27 Key Indy Pass Partners Commit to 2023-24 Roster; 'The Storm' Confirms 9 More
Powder Mountain, Brundage, Lutsen, Granite Peak, Nub's Nob, Cannon, and Saddleback among the returnees; Mt. Hood Meadows remains undecided
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Update, March 21: after publishing this article, the following resorts confirmed to me that they will return to Indy for the 2023-24 ski season: Bryce, Shawnee.
Indy Pass also confirmed to me that the following resorts will return to the pass: Tussey, Blacktail, Antelope Butte, Sasquatch, Bluewood, Bluebird, Granby Ranch, Aomori Springs, Shimokura, Tazawako, Geto Kogen. The charts below do not reflect these confirmations.
It never used to be like this. Where you’d buy a multi-mountain ski pass just to get that one resort. Like how I hit Taco Bell just for Mexican Pizzas and when they took them off the menu I boycotted the joint for the duration of that travesty. In the olden days you’d maybe buy a pass to your local bump and then plan Western drop-ins around whatever brochure looked best. But I don’t think most people were making next year’s plans in March.
Well this world is different. In case you hadn’t noticed. Now we buy our passes based on the menu. And Jay Peak is the Mexican Pizza. And if they take it off, a lot of you are going to walk.
Luckily, Indy confirmed weeks ago that Jay Peak is staying, along with fellow New Englander Waterville Valley. Today, Indy confirmed 25 more “key resorts” - their words - will return for the 2023-24 ski season. The list – which Indy emphasizes is just a partial roster – should satisfy most of you. Nine of Indy’s top 10 resorts by redemption for last season are definitely returning, as are eight of the top 10 from the 2020-21 ski season, and seven of 10 from the inaugural 2019-20 season. I also independently confirmed that prennial Indy top-10 Magic Mountain, along with Catamount – a top 10 resort in Indy’s first season – intend to return as well:
And here’s Indy’s full 2022-23 alpine roster (I did not include cross-country or Allied partners), with everyone who intends to return highlighted in green. Uncommitted resorts are in yellow, while the sole resort that is clearly not returning – Snow Valley, California, which Alterra recently purchased – is in red. Anyone I could confirm on my own - nine ski areas total - is shaded in blue:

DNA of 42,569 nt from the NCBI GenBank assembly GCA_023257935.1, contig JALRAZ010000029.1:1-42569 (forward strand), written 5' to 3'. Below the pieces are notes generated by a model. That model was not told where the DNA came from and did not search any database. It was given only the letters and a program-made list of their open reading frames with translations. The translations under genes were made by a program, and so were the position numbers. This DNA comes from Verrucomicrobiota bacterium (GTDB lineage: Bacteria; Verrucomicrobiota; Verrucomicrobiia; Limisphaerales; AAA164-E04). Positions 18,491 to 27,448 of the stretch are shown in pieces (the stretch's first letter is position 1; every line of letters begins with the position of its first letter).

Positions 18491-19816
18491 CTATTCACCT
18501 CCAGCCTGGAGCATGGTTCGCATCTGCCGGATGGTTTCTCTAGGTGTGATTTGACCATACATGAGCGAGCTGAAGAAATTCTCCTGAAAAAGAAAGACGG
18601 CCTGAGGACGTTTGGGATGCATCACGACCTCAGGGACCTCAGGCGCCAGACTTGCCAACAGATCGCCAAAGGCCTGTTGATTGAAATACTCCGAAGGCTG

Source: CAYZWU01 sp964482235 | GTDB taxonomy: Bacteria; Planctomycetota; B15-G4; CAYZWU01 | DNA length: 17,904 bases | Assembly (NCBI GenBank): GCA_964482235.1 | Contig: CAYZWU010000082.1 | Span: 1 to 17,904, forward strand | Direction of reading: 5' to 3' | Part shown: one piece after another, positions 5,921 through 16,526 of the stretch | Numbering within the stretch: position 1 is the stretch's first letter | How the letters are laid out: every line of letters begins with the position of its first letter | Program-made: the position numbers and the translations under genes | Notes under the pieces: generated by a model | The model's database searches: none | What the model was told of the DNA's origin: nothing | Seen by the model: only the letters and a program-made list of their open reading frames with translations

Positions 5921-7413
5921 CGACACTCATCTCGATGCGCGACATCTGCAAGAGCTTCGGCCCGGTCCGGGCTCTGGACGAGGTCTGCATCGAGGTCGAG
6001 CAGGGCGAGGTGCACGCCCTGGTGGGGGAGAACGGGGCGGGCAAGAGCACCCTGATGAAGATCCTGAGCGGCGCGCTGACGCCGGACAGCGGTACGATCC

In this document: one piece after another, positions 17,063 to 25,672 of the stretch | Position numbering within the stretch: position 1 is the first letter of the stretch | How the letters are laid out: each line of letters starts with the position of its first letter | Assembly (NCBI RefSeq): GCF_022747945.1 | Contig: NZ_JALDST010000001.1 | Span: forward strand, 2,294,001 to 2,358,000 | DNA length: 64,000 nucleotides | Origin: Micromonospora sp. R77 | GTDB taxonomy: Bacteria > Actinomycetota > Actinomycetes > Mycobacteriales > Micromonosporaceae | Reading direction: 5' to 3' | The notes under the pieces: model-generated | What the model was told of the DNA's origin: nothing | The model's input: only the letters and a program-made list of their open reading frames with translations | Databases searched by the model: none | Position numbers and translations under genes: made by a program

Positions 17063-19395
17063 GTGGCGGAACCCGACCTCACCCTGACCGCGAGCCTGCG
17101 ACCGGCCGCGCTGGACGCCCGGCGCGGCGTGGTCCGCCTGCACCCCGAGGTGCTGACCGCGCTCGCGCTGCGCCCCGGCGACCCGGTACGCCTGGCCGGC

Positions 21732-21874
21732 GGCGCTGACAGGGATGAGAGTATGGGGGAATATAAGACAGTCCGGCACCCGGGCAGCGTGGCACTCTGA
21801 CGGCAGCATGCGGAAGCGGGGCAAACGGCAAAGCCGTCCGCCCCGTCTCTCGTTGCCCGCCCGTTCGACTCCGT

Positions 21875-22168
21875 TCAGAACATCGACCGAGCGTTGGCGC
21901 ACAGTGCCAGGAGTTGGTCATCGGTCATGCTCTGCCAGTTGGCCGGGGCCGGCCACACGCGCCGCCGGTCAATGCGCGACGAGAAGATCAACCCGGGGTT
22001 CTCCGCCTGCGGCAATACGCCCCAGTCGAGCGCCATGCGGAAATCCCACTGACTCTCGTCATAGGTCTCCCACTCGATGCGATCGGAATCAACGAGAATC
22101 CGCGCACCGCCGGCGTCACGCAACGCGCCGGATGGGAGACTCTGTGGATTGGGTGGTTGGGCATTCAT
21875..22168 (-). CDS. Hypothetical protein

So that leaves us with 27 confirmed by Indy, nine confirmed by me, one definitely leaving, and 68 left to confirm.
If you don’t see your favorite Indy partner listed here, I wouldn’t worry much. The pass has only lost five partners in its four-year history. Here’s who’s left over the years, and why:
Resort partners don’t leave Indy because they seem to really like it. The redemption process is simple. It’s a passive marketing tool that tends to hook skiers who otherwise never would have tried their mountain. Indy is a cool and low-key brand that ski area operators like to be aligned with. And, most important: Indy makes them money.
Yet, every year, we have to wonder: will Jay/Pow Mow/Lutsen return. Indy needs to mitigate this uncertainty, preferably with multi-year contracts. Right now, each resort commits to just one year. To counterbalance this, Indy is guaranteeing refunds (until Sept. 1), for anyone who purchases at early-bird prices “if the resorts they plan to visit are not participating in the program.” Indy’s press release announcing the returning partners also stated that, “we fully expect resort participation to continue growing.” Translation: new partners incoming.
Here's a region-by-region look at what we know about Indy’s 2023-24 roster so far, what we know about some key holdouts (including Mt. Hood Meadows), and Indy’s opportunity to stabilize the roster for future seasons:
Below the paid subscriber jump: what Indy is doing right across each of its regions, where Meadows stands as a returning Indy Pass partner, Ikon’s big mistake that fueled Indy’s rise, and more.